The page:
What I wish students would understand about writing for a college class

As I’m grading papers this week–nearly a knee-deep stack of papers, no less–I am realizing some basic things I wish students knew about writing for college. With this in mind, I’m going to have a couple of blog posts for you about what I want, expect, and challenge my students to do.

College writing is not like writing in high school, first and foremost. That may seem obvious to some, but when you’ve been taught one way to do things and your college instructor wants something different, it’s a challenge to completely shift gears.


I’ve been in your shoes. My instructors in high school always commented that my work was excellent, that I had a “way with words,” and that I would be successful as a college writer. To some degree, they were accurate. However, I also struggled in some of my writing classes because my instructors wanted something different than I had done previously.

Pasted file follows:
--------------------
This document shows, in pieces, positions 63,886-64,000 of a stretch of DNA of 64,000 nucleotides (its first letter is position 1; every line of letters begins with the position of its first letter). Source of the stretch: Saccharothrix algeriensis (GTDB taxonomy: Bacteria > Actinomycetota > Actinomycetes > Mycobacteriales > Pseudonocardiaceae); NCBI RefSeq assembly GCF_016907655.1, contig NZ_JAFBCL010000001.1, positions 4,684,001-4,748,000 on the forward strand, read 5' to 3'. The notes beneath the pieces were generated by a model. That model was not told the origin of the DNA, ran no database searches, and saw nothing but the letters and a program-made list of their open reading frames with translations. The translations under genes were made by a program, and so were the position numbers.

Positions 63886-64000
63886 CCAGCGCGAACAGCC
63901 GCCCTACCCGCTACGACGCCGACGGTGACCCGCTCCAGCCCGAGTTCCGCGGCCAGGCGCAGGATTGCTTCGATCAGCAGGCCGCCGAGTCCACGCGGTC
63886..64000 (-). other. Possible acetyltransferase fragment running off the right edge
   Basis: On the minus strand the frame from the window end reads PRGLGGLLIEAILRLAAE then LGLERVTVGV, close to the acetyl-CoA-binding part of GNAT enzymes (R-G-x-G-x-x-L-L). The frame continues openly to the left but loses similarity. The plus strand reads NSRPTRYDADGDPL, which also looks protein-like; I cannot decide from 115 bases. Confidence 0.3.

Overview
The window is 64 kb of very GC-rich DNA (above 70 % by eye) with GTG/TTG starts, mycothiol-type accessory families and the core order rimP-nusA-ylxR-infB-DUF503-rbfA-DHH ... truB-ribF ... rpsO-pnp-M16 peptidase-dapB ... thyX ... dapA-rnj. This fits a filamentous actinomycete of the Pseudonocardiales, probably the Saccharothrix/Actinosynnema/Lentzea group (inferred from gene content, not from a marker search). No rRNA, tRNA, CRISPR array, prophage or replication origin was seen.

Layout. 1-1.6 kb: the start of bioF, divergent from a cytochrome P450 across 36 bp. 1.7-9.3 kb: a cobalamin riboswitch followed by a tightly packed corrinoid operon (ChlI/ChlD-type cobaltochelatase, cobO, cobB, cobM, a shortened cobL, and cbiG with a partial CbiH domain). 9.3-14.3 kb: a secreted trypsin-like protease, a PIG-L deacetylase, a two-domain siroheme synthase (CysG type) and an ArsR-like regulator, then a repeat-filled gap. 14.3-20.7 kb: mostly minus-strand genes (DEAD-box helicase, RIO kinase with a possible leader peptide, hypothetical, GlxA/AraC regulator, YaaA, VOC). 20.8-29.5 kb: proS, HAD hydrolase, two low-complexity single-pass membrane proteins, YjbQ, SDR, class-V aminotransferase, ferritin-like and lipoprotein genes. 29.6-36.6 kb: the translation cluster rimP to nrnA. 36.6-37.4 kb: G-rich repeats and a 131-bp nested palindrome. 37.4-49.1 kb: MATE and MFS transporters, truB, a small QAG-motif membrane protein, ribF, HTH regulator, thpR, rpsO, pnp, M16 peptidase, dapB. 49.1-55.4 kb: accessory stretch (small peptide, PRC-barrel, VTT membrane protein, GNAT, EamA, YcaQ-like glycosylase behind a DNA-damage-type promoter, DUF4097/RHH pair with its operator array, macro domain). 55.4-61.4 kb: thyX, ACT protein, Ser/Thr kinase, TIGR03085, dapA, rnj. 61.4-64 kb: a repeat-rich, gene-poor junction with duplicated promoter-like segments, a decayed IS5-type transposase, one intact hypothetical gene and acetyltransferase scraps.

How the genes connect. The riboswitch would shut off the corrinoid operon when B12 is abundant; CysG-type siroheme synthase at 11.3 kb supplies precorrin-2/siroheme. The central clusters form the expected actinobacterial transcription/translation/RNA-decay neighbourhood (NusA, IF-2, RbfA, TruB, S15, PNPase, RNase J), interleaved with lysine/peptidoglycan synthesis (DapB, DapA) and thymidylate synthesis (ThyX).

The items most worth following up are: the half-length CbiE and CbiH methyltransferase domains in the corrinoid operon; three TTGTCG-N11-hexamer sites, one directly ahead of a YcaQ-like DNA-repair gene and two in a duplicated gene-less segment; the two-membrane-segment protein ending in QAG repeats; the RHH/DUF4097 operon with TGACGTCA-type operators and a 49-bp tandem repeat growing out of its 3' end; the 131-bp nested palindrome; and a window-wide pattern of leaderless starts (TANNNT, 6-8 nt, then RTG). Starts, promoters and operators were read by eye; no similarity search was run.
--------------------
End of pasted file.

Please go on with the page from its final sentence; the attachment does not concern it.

First, your instructor is here to help you. My office hours are used for a lot of different purposes: grading, editing tests, committee work, student organization sponsorship, etc. That said, my primary purpose of office hours is to work with students enrolled in my classes. Please come see me and talk with me about assignments, confusions, or other challenges you’re facing.


2 thoughts on “What I wish students would understand about writing for a college class

  1. Thanks! Students sometimes confuse high standards and expectations with a lack of concern or care, but that’s not the case. I HOPE students will improve. I also recognize that not every student is going to make an A in the class, but that doesn’t mean that they can’t do good work.


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